Disruption in commerce means a radical break from the existing processes in an industry. In the digital age, disruption usually comes from new internet-enabled business models that are shaking up established industry structures.
Businesses, government agencies and even NGOs are being forced to adopt these new operating practices, or face going out of business.
The risks are real and dramatic. A recent study by Accenture showed that industry leaders expect up to 40 per cent of incumbent businesses to be displaced by digital disruption by 2020.
A clear example of this is emerging in the banking & finance sector, where industry insiders expect to lose as much as 23 per cent of revenue to leaner tech-enabled competitors (FinTechs) by 2020.
FinTech competitors are targeting 33 per cent market share, and smart money seems to agree. Global investment in FinTech grew to $17.4 billion in 2016, up from just $2.1bil in 2011.
So what’s driving the current wave of disruption?
The Global Software Revolution
The growth of accessible cloud infrastructure, SaaS and open source software solutions, and mobile computing has significantly lowered barriers to innovation, distribution, and adoption of IT.
This ubiquitous access to advanced technology is seeing software, and communications technologies, becoming key differentiators in the way organisations of all sizes now compete.
More and more major businesses and industries are now run on software and delivered as online services—drawing inspiration from Silicon Valley-style entrepreneurial technology companies that are rapidly disrupting established industry structures.
Disruption tipping point
Software disruption typically manifests when nearly 50 per cent of incumbent revenue is lost to technological competition.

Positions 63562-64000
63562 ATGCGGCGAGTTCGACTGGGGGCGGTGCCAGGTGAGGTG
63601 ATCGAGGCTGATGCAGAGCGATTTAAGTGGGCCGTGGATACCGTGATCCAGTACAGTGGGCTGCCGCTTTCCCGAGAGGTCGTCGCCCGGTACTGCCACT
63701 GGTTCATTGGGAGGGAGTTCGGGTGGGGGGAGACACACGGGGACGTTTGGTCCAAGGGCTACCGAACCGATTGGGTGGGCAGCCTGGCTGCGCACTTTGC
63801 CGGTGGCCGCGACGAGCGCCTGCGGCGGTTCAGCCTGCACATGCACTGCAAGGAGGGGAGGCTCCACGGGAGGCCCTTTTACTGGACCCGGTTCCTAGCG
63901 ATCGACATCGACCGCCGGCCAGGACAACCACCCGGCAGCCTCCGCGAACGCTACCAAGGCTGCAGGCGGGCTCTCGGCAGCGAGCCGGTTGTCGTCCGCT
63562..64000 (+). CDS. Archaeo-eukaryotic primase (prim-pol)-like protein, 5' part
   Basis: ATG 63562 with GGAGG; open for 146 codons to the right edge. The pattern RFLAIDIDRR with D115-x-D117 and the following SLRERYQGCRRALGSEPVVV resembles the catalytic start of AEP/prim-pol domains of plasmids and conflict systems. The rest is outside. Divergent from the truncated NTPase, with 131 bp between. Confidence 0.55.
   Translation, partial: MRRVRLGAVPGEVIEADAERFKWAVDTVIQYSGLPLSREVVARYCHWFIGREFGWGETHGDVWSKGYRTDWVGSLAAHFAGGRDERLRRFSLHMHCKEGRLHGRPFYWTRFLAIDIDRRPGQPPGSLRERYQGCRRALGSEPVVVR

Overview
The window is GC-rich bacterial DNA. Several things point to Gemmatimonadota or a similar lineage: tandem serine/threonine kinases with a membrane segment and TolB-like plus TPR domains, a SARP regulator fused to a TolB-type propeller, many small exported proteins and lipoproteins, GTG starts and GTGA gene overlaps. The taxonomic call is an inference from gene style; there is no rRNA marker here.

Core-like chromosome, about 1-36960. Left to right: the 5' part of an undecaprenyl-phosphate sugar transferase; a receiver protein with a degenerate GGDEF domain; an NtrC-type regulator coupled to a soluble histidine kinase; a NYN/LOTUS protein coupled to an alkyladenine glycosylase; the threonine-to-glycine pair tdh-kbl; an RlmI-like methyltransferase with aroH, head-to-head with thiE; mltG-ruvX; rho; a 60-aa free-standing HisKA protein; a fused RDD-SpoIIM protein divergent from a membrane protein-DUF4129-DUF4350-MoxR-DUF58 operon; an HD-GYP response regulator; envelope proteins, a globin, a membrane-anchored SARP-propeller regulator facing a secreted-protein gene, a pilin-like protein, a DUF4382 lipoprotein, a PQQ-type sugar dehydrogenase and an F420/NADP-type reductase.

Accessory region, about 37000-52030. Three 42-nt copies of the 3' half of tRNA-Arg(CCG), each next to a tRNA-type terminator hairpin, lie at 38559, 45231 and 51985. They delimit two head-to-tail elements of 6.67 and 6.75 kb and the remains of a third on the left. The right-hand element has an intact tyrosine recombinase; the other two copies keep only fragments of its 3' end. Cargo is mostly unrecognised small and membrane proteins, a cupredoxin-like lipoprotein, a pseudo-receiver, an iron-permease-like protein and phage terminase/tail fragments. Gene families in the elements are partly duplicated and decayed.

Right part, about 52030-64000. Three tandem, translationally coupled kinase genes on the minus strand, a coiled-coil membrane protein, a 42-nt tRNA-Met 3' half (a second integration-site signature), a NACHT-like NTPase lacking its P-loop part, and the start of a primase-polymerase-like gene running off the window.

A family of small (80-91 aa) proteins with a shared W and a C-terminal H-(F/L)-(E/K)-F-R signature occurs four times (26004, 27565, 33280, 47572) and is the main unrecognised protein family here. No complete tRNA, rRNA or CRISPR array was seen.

In less than two decades the global recorded music industry, for example, lost over half its revenues, while the fall in newspaper advertising revenues has been even steeper.
Digital disruption examples:
- Facebook has become the largest media company on the planet
- The world's largest bookseller, Amazon, is a software company
- The largest video service by number of subscribers is a software company: Netflix
- Online pure-play Google is the world’s largest advertising business
- Online social network LinkedIn is the global leading recruitment business
- Newspaper classifieds worldwide have been entirely supplanted by internet disruptors, such as Australian majors REA (real estate); SEEK Limited (jobs); and carsales.com.au (vehicle sales)
Software goes beyond customer-facing business models though, affecting all parts of the production cycle - supply chain, service coordination, payment processing, human resources, marketing and more.
Staying competitive means businesses need to constantly innovate around their core software-driven processes, necessitating faster feature releases, and ever shorter development cycles.
Most organisations are trying to achieve all of these development goals with their existing internal resources, and are increasingly looking for innovative approaches to help source the capabilities.
So what are the real options for staying competitive?
Next week we continue our operational innovation series, looking at 3 of the key pathways to innovation being followed to embrace new digital capabilities.
To read these insights now, check out our Operational Communications Handbook. It's your complete guide to the growing role of best-in-breed communications technologies in fundamentally transforming business models and operational processes, to stay competitive in the Digital Age. Download your copy below.